Avon N. Williams Jr.

A powerful advocate for African Americans, Avon N. Williams Jr. became the leading African American lawyer in Tennessee in the protection and advancement of the rights of blacks in education, the workplace, criminal justice, and voting. Born in 1921 in Knoxville, the fourth of five children of Avon and Carrie Belle Williams, he received his education in the Knoxville public schools and graduated with an A.B. degree from Johnson C. Smith University in 1940. He obtained his law degree from Boston University in 1947 and a master's degree in law from the same university a year later. After practicing briefly in Knoxville, he entered a partnership with prominent black Nashville attorney, Z. Alexander Looby (1953-69). In 1956 he married Joan Marie Bontemps, the daughter of poet and writer Arna Bontemps. They were the parents of two children, Avon N. III and Wendy Janette.

Williams became a cooperating attorney for the NAACP Legal Defense Fund in 1949 and began a long career in civil rights activism. He served as cocounsel in the first Tennessee public school desegregation suit, filed against Anderson County in 1950 (McSwain v. Board of Anderson County, Tennessee), and assisted in obtaining admission to the University of Tennessee graduate school for four black students (Gray v. University of Tennessee, 1951). In 1955 he filed the Nashville school desegregation case (Kelly v. Board of Education) and ultimately assisted in every school desegregation case statewide, except in Shelby County. Williams considered Geier v. Blanton (1972), which brought about the merger of the mostly white University of Tennessee at Nashville into the mostly black Tennessee State University, his most noteworthy case. This was the first time that a court in a higher education desegregation suit had ordered a black college to take over a white one. It was an important symbolic victory for blacks; the former University of Tennessee, Nashville, campus was later named the Avon Williams Jr. Campus of Tennessee State University in his honor.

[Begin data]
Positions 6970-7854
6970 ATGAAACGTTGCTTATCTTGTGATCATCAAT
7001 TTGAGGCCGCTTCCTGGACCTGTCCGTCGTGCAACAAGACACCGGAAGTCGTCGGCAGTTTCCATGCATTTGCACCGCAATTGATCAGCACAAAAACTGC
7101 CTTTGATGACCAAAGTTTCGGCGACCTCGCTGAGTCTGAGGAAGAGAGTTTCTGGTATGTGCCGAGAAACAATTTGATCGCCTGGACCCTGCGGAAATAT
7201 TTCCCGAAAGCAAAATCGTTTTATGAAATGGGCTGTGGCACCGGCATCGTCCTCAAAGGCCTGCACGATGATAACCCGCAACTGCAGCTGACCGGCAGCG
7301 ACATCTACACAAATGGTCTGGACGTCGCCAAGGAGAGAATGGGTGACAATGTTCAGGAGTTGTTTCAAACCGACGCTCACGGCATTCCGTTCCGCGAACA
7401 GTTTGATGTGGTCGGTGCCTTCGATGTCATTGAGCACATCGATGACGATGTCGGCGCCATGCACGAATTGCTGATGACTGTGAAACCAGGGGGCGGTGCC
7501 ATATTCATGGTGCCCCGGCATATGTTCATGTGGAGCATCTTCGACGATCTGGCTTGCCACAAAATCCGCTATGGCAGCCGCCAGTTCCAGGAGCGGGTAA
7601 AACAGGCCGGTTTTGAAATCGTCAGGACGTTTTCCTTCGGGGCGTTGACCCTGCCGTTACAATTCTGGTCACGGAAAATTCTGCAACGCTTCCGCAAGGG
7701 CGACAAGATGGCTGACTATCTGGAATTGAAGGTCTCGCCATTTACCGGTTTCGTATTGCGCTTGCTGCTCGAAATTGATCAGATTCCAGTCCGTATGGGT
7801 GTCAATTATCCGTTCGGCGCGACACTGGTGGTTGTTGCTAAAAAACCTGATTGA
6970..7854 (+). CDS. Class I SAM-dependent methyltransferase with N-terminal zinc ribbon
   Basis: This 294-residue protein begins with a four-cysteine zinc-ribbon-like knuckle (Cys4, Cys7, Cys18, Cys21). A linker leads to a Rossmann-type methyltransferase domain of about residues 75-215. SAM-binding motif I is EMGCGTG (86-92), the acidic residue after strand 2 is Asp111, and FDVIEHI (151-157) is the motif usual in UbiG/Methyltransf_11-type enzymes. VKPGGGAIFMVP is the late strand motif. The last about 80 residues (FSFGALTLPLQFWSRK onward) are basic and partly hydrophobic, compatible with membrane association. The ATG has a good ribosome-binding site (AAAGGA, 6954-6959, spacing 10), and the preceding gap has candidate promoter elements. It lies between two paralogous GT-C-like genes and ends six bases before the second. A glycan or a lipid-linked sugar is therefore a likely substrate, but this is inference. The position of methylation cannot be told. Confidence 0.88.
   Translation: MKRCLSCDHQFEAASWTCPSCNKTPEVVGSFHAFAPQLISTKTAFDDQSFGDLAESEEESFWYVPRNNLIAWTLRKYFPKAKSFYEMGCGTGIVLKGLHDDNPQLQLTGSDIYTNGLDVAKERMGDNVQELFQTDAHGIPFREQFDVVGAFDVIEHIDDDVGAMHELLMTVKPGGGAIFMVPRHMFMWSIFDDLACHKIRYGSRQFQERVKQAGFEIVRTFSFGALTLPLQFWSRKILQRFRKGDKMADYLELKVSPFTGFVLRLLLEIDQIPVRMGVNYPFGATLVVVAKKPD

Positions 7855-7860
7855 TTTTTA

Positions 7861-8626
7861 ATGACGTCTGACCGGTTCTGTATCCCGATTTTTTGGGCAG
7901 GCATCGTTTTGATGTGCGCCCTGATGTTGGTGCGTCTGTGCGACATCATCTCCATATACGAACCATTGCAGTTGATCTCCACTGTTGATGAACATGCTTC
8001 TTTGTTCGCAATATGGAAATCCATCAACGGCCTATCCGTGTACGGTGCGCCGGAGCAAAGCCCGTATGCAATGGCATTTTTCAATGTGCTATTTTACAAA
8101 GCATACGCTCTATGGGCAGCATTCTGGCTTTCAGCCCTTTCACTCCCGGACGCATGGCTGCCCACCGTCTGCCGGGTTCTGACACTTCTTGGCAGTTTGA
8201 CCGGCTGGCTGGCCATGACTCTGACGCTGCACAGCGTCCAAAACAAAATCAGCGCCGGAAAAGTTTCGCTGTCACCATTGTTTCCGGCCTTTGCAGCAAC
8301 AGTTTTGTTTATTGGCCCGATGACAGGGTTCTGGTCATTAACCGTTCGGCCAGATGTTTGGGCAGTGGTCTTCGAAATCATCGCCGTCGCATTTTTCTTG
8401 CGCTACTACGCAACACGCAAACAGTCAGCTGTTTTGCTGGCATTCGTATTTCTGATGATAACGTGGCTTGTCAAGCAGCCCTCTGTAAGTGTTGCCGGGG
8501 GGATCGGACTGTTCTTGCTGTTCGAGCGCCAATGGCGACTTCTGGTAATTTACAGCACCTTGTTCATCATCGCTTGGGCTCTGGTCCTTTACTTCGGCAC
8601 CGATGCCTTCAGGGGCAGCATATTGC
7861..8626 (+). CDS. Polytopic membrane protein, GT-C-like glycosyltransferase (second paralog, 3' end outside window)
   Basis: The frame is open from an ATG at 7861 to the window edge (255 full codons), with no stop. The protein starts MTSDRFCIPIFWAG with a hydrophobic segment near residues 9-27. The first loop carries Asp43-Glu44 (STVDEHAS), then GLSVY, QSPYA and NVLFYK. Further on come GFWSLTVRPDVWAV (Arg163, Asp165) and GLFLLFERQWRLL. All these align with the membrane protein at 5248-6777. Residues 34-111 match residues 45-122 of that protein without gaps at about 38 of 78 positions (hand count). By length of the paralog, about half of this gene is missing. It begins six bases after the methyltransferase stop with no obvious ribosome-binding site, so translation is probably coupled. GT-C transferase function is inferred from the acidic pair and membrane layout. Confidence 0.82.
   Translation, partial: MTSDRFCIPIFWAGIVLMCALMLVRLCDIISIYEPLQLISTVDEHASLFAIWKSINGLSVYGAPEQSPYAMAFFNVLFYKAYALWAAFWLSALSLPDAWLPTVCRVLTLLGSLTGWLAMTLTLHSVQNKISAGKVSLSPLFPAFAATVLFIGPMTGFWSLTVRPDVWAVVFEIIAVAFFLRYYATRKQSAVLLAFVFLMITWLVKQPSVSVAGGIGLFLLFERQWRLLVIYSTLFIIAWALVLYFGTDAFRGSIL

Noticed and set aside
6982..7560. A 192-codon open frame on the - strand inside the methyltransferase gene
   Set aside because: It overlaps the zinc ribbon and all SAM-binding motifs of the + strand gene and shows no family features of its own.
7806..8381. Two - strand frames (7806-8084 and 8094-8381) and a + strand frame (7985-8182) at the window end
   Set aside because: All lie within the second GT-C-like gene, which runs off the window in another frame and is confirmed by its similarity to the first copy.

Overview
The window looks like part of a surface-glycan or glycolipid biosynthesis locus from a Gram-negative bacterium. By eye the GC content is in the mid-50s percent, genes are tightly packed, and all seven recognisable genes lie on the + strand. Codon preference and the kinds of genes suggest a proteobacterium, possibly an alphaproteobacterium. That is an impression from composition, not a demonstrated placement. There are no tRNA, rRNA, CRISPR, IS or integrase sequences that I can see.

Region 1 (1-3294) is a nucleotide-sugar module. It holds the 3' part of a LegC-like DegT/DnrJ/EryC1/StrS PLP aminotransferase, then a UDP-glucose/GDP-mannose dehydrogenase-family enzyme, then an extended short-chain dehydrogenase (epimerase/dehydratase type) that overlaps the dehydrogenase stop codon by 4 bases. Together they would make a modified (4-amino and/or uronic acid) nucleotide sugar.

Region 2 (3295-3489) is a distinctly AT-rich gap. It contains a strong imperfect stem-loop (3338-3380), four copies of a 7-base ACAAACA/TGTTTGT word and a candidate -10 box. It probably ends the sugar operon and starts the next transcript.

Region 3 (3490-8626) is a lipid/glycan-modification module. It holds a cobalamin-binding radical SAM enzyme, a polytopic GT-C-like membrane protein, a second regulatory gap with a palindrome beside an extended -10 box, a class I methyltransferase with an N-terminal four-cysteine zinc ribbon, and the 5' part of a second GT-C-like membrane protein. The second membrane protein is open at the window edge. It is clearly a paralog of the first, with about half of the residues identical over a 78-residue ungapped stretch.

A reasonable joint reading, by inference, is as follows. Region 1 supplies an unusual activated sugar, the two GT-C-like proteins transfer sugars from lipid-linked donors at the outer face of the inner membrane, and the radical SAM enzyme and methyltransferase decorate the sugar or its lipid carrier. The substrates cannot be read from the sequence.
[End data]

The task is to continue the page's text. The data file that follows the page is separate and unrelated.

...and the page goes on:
Williams's practice usually involved black litigants, including cases involving black teachers deprived of their jobs, a twelve-year-old boy charged with the rape of a white society woman, and numerous appeals stemming from the 1968 murder conviction of a black man tried before an all-white jury. Williams opposed the death penalty both in court and in the state Senate and vigorously challenged the racial bias in criminal proceedings. He questioned the racial makeup of grand juries, the use of voice identification in police lineups, and the failure to provide indigent defendants the right to free trial transcripts for use on appeal.

In 1962 Williams became active in Democratic politics, helping to create the Davidson County Independent Political Council and later the Tennessee Voters Council, which he chaired. From 1968 to 1990 he served as a state senator from Nashville. As senator, he championed funding for Meharry Medical College and Tennessee State University and funding for grade school guidance counselors. He cosponsored the law requiring public schools to teach African American history and a law forbidding discrimination on the basis of race by utility districts in laying water lines. He was the prime mover in the passage of a state civil rights law.

In 1989 Fisk University awarded him an LL.D. degree for his achievements on behalf of African Americans. Avon Williams died on August 29, 1994, and is buried in Greenwood Cemetery in Nashville.

Suggested Reading

Don H. Doyle, Nashville Since the 1920s (1985).

Published » December 25, 2009 | Last Updated » January 01, 2010